https://insidegovuk.blog.gov.uk/2018/11/02/incident-roundup-march-to-may-2018/

Incident roundup - March to May 2018

GOV.UK Incident Report

We’ve posted before about what happens when things go wrong on GOV.UK, and how we classify and prioritise incidents.

Every incident teaches us something new about our technology or the way we communicate with each other. It also gives us the opportunity to improve our incident management process so we can minimise disruption to users in the future.

In May 2016 we committed to blogging about every severity 1 or severity 2 incident, as well as severity 3 incidents if they’re particularly interesting.

This post is a roundup of 5 incidents that GOV.UK encountered between March and May 2018.

28 March 2018 - content attachments not found

What happened

Between 10am and 3pm on 28 March 2018 a number of attachments
and thumbnail images were unavailable, resulting in a 404 Not Found response.

In total we served 927,000 Not Found responses during that time. We
believe that around 3,000 assets were affected, many of these being
thumbnail images for downloading attachments to content on GOV.UK.

What the users saw

We believe some of the affected files were thumbnail images
for attachment downloads - these images would not be displayed. We think
that in most cases the underlying file would still have been available.

How we responded

We began to receive support requests about Not Found errors at around
1:45pm. An incident was declared and investigations began at 2:20pm.

We discovered that attachments (such as PDFs and images) that contained multiple full stops in their file name were not being served correctly by one of our applications. Thumbnails of attachments are particularly likely to have multiple full stops in their file names (such as name_of_file.pdf.png), which is why they were affected.

A previous version of the asset manager application (the application that manages things like images and PDFs that are attached to GOV.UK content) was deployed - this resolved the problem and the incident was closed at 2:55pm.

Steps taken to prevent this from happening again

We fixed the code that allowed the incident to occur, and added some extra tests to ensure it does not happen again.

2 May 2018 - email signups temporarily unavailable

What users saw

On 2 May between 4:30pm and 5:30pm, users attempting to use GOV.UK’s email sign up and subscription management interfaces were shown an error.

Cause of the problem

Buttons (such as the 'Next' button) rendered on GOV.UK use a custom component that we developed. The button component used to be stored in an application called Static. As part of our ongoing improvements we’re making to standardise front end components across GOV.UK, we moved our button component into a gem.

This required referencing the gem in all applications that needed the button component. We missed the application that serves our email subscription management interface, so when it tried to render a button, the component no longer existed.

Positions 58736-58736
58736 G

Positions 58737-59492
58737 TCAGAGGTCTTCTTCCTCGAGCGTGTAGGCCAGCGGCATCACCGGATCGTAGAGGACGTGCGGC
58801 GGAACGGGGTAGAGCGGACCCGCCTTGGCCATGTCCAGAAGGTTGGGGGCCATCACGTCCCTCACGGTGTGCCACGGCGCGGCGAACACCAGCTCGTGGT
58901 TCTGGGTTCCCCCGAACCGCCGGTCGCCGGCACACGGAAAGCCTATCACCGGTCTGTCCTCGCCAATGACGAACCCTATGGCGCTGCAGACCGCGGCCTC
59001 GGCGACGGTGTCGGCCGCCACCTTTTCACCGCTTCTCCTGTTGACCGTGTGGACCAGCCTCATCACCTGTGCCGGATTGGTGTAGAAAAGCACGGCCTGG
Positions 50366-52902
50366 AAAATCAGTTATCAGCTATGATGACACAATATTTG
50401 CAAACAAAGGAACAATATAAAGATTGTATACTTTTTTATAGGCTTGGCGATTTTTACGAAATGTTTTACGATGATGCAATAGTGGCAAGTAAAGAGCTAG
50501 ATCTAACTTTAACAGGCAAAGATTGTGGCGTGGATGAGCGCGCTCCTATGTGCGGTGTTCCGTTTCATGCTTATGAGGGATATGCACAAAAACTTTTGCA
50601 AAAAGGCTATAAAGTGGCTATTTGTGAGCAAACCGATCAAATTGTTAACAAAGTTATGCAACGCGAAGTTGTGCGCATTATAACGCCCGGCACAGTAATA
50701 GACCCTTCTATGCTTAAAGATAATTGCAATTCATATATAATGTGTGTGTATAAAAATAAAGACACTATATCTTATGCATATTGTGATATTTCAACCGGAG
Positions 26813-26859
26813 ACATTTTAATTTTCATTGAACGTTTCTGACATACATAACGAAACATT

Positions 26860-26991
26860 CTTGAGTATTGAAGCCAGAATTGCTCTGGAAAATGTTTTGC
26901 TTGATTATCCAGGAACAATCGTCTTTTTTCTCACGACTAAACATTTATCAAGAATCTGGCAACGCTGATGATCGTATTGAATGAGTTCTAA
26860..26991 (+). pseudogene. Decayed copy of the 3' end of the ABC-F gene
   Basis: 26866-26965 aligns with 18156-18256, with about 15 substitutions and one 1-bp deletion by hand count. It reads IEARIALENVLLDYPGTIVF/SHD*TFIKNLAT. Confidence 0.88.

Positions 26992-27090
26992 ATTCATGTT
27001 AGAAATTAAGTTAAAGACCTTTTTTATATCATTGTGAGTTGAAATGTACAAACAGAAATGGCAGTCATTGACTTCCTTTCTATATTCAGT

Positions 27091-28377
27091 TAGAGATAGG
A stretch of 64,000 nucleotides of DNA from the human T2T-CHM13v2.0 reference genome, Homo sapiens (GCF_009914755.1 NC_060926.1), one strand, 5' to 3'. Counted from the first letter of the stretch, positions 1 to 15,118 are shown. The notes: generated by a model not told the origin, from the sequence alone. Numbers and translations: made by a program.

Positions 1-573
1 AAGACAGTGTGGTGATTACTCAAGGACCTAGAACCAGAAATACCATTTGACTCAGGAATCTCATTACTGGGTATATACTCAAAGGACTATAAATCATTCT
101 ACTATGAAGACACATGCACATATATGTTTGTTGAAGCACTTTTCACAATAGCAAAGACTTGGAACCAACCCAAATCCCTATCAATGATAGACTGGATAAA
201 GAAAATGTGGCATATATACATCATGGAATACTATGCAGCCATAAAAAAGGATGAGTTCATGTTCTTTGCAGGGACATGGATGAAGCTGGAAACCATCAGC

How we responded

We rolled back our release that removed the button component from Static.

Steps taken to prevent this from happening again

We have reduced the cache time to live (TTL) to surface issues more quickly on our Staging environment. Although we released to our Staging environment first, we did not notice the issue because the caches on Staging had not yet cleared before we released to Production.

We have tightened our deploy process so developers now post screenshots of our log files proving that the components are no longer being requested (for example https://github.com/alphagov/static/pull/1441).

18 May 2018 - email alert API outage

What happened

On Friday 18 May at around 9pm the GOV.UK support team received an alert that the email monitoring for foreign travel advice had failed.

After determining that a courtesy copy email (a copy of an email update sent to the GOV.UK support team to indicate the update has worked) had been sent out, they mistakenly concluded that the monitoring system was not configured correctly and that the emails were sending as expected.

On Monday 21 May, while investigating the root cause of the problem, the support team received 2 tickets about email alerts not being sent. We discovered that a batch processing utility was inadvertently processing a batch of 100,000 emails, exceeding its capacity of around 65,000. Typically, it would process 1,000 per batch.

What users saw

Users who subscribe to immediate GOV.UK emails had a substantial delay in receiving updates. Notifications about any content published on GOV.UK between from 3pm on Friday 18 May and 2:40pm on Monday 21 May were eventually sent between 2:40pm and 6pm on 21 May.

Any departments that published content during the outage will have been affected - 319 documents were updated during this time.